Stop Blaming Victims
Today is World AIDS Day. But unlike events fostering awareness of other illnesses and diseases, it is one that carries a continuing stigma.
It’s not that AIDS is uniquely preventable; there is some fairly easy risk prevention involved in melanoma, lung cancer and cervical cancer but it has never become commonplace to blame the sufferers of these afflictions for deserving their fate.
Today I remember a man who died while being told by his own family that he was suffering just and divine punishment for being who he was: gay. I remember him and I think about his surviving partner, who had to then buy his own home back from those bigots who didn’t mind inheriting their despised son’s property.
Today I think about the evil intent of supposedly moral advocates who use risk factors of the vulnerable as proof that those they hate are terrible people. I think about how they twist any statistic available to kick dirty gay people when they’re up or down and trash them publicly. And I get angry.
I’m angry because they’re hypocrites. Because they would never say that poor black women are obviously immoral because of increased risk of AIDS the way they do about gay men. I’m angry because these people are allowed to present themselves as pro-family, as pro-life, as pro-marriage when they only want to use their influence to impose private religious beliefs on everyone through legislation. I’m angry because these people can be cheered for saying the United States is a “Christian Nation.”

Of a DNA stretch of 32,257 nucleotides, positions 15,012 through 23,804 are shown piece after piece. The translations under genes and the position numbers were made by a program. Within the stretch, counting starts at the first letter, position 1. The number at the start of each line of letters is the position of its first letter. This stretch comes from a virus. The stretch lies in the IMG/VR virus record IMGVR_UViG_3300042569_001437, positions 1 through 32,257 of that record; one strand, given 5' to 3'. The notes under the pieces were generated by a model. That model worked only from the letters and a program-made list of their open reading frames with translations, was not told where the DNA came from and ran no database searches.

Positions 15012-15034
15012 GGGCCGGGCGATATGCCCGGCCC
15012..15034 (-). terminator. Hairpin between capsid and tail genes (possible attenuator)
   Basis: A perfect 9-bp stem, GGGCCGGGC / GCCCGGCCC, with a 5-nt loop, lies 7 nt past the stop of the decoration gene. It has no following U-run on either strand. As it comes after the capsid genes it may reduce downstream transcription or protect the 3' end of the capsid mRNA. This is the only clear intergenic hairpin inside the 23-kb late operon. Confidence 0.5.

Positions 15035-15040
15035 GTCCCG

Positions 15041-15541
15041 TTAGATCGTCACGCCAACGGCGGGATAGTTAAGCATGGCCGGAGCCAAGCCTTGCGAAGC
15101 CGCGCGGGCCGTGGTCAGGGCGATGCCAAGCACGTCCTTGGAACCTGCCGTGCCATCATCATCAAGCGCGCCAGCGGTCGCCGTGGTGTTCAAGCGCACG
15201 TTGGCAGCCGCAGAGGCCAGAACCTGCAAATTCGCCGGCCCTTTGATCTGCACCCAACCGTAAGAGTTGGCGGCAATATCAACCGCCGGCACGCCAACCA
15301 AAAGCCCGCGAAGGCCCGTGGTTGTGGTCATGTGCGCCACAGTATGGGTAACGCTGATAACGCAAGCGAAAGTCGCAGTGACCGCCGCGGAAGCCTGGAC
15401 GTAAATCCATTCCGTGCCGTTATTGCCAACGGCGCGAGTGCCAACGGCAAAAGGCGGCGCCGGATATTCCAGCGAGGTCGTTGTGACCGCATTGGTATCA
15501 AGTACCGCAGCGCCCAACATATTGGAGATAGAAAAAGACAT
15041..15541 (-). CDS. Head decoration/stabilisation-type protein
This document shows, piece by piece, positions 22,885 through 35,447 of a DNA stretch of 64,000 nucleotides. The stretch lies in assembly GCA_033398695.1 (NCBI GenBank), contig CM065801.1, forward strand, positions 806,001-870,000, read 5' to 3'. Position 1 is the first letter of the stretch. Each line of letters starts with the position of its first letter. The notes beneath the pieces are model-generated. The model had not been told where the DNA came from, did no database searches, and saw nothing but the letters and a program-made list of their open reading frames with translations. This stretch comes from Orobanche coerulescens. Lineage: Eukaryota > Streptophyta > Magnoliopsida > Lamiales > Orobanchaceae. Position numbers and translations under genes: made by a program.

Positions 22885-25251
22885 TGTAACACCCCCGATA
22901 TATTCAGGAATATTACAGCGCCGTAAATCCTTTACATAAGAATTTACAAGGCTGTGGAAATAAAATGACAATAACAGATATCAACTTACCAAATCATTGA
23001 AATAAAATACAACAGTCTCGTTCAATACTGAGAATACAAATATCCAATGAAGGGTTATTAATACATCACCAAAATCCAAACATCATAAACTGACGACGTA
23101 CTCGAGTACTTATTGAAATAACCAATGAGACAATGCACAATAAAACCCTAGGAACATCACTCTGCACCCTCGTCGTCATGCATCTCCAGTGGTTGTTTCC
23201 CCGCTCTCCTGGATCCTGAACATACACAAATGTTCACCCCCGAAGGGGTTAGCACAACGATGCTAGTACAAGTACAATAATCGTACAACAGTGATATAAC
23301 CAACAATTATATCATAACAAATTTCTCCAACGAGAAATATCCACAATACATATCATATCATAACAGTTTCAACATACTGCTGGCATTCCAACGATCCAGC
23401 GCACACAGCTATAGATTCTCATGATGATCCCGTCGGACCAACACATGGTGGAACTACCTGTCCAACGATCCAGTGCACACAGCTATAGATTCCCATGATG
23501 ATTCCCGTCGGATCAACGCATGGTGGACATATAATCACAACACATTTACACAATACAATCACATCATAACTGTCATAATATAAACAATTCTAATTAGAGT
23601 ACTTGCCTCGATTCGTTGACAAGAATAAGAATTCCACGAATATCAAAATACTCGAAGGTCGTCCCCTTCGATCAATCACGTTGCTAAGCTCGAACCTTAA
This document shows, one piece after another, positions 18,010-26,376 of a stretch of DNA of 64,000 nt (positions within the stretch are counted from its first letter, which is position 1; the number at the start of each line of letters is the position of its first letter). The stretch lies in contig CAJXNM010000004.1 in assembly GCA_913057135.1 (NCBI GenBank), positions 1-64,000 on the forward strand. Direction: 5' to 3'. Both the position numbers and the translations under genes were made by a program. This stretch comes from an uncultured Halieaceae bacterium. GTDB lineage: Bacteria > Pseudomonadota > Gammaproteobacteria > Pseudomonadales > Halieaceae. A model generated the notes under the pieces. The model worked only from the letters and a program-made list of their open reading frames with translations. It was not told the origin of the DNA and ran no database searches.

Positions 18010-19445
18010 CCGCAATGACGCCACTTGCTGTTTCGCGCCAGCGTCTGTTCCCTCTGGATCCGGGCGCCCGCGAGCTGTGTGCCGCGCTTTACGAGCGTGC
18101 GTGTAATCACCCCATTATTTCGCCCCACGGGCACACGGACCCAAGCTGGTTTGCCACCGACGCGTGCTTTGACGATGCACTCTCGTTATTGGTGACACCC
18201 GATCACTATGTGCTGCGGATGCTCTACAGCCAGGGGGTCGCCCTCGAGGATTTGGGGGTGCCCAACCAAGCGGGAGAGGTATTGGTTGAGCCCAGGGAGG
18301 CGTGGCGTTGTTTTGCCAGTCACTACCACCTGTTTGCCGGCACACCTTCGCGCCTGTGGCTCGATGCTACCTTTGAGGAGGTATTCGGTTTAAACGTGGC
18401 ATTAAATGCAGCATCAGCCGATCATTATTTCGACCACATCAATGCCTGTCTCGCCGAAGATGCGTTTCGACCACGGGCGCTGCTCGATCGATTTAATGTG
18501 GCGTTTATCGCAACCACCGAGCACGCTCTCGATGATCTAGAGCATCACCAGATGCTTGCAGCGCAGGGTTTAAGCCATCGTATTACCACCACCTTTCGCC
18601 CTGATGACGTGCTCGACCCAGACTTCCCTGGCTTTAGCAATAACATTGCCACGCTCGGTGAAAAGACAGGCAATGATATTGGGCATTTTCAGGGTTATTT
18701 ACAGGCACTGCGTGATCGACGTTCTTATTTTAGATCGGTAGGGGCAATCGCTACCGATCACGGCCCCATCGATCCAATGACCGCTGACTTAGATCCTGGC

Today I think about those who condemn people for contracting a disease while denying them the knowledge of how to prevent it. I think about how
abstinence ignorance-only education is still commonplace and acceptable in this country because people want to control what their children know, leaving them unprepared for adulthood.
Today I think about how despite decades of hard science on HIV, that those with the disease in Los Angeles can’t count on finding obstetric care or even to find a dentist who will treat them. (As if we still were in the dark about transmission factors for saliva!)
Today I remember the dead and the living with AIDS and the struggles they face to be treated like human beings.